There are so many facets to creating great fiction. Here’s one that a lot of people don’t think of often when they’re plotting out their masterpieces, but if you stop and think about some of your favorite reading, it probably has humorous elements.
Of course, there’s comedy writing itself, but humor can make romance more fun or adventure more delightful. And even in a horror story, a little counterpoint of humor can make it more horrifying in contrast. Suspense can be that much more suspenseful in the midst of laughter. Even a clown can be terrifying, and that’s before Stephen King slaps us in the psyche with one.
So here’s a little perspective on that by funny bone tickler Dan Brotzel, who I ran across on Writer’s Digest as I was blithely skittering around the internet in search of wisdom. This suffices.
Peruse and use as you’re slaving away over a hot keyboard, and spice up your literary mélange with a little levity…it might be just what your manuscript needs to become that masterpiece.
15 Ways to Write Funnier Fiction
MAY 27, 2019
Short story writer and novelist Dan Brotzel dishes out 15 tips on how to use humor in fiction writing.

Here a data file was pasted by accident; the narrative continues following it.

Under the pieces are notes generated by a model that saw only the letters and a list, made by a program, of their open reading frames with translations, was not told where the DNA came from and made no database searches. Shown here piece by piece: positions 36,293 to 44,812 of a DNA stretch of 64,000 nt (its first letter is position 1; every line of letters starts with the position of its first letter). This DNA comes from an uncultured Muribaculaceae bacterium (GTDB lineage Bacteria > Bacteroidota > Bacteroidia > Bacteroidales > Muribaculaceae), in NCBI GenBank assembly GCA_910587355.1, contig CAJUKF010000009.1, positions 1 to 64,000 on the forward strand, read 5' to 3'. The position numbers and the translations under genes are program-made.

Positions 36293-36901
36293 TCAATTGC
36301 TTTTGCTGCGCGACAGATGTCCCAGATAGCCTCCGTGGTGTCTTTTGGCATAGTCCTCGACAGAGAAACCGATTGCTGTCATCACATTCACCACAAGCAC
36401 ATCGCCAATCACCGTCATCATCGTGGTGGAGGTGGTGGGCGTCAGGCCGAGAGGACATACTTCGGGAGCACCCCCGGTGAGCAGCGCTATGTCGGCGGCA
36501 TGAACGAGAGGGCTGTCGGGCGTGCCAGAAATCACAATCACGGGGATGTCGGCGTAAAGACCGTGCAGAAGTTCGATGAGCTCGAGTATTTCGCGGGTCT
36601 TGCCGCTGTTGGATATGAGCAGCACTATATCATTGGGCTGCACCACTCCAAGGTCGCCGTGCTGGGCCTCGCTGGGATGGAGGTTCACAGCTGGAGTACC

It’s amazing how often you hear aspiring writers say: ‘I can’t write humor. I’m not funny.’ While it’s undoubtedly true that some people come across as naturally funnier than others—though often this may be the product of unseen hard work as much as raw talent—I believe that everyone has the potential to be funny. After all, if you can laugh, you have a sense of humor.
The subject of how to find the funny in your writing is one I think about all the time. I’ve spent the last 25 years writing a variety of comic material designed to tickle people’s funny bones—sketches for BBC radio, humorous columns for magazines and newsletters, short stories, and now a comic novel. I was even Asda Christmas cracker joke-writing champion in 2004, a UK prize that’s roughly the equivalent of a comedy Pulitzer*, so I couldn’t really be more qualified.
If you’re interested in getting more humor into your fiction, here are a few things I’ve learned along the way…
Think of comedy as an ingredient, not a genre.
Try not to think of comedy as a genre in its own right that you have to write in all the time. When you think about it, comedy can be found in all sorts of stories and genres. Horror and sci-fi novels can have their funny moments, as can YA, romance, and literary fiction.
So think of humor as one of the tools in your writing toolkit, like tension or strong characterization or voice. It doesn’t have to color everything you do in the way that a true genre does, but it’s a great thing to pull out when the occasion demands.
Think of comedy as a craft, not an inspired gift.
Let go, too, of the idea of funny writers as people who have amazing flights of imagination and deliver great comic revelations from a perspective that you could never possibly emulate. Of course you need ideas and inspiration, but as we’ll see, writing comedy is as much about craft: selecting the right word, paying attention to rhythm and pace, replacing an obvious element of a story with a surprising one.